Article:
Stilleven met vogels
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In the painting 'Still life with birds', the Dutch artist Wim Schuhmacher depicted five different dead birds, from the top and clockwise: a red-legged partridge, a song thrush, female & male house sparrow and a male greenfinch. They are carefully displayed with two eggs and a twig on a wicker table covered with a cloth, a piece of paper and a draped piece of material. The whole scene is represented very realistically with great precision. The painting is a pale colour with the matt red of the claws of the partidge, the yellowgreen of the smallest bird and the pale green of the twig forming accents of colour in the predominantly grey still life. The background is also grey. The different shades of grey and the indistinct way in which they are painted give the background a rather indeterminate character.
Following a period in which his work was influenced by the early 20th-century movements such as Cubism and Expressionism, Schuhmacher adopted a more realistic style from 1925. However, he was not concerned with simply recording nature in an unconsidered way. He used nature as a starting point for something “higher” and was aiming for a sublime effect. In a number of his works, especially the landscapes, there is a strong emphasis on vertical and lofty forms, and consequently Schuhmacher’s compositions literally seem to ascend. From the second half of the 1920s, the colour grey played a decisive role in his work. For Schuhmacher, grey was the colour of elevated, unearthly silence. He used it in all sorts of shades to present his realistic, if rather pale representations. These works have a curious diffuse light, in which the light seems to shine from the things that are depicted, rather than on them.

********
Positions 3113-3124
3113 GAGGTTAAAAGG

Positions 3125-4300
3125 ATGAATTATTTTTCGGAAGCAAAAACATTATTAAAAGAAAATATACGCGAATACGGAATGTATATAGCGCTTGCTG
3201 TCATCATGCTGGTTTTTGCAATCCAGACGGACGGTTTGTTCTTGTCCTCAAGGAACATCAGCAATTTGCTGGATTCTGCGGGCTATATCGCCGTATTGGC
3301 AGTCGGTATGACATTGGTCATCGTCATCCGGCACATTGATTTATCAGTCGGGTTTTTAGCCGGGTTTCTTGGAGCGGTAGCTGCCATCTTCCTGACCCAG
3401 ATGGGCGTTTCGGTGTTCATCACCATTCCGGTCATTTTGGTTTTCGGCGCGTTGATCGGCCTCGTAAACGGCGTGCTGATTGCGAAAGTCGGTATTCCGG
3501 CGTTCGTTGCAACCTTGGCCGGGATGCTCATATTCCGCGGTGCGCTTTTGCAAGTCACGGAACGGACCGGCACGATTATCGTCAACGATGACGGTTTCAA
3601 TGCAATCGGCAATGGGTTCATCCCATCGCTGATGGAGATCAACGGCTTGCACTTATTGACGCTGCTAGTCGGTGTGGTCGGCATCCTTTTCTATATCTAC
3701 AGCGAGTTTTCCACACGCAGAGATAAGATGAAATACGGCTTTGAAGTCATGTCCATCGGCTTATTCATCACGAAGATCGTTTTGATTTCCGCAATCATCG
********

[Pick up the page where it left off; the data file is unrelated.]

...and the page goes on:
Because of the unearthly atmosphere which is evoked, Schuhmacher’s work has been linked to Magical Realism. This movement is characterized by the doom-laden character of the scenes that are painted or on their transient nature. Schuhmacher’s work also contains repeated references to fragility and death in the form of butterflies, dead animals and skulls, but in addition he also painted objects which refer to hope and life such as the eggs and the twig in Still life with birds. The careful arrangement of the objects and the precision with which he depicted them, in combination with the curious grey light, can evoke both a sense of involvement and distance, a dreamy and a chilly sensation in the viewer. Schuhmacher said about this: “As far as this dreaminess and the cold is concerned… it just depends where the viewer places his own emphasis.”
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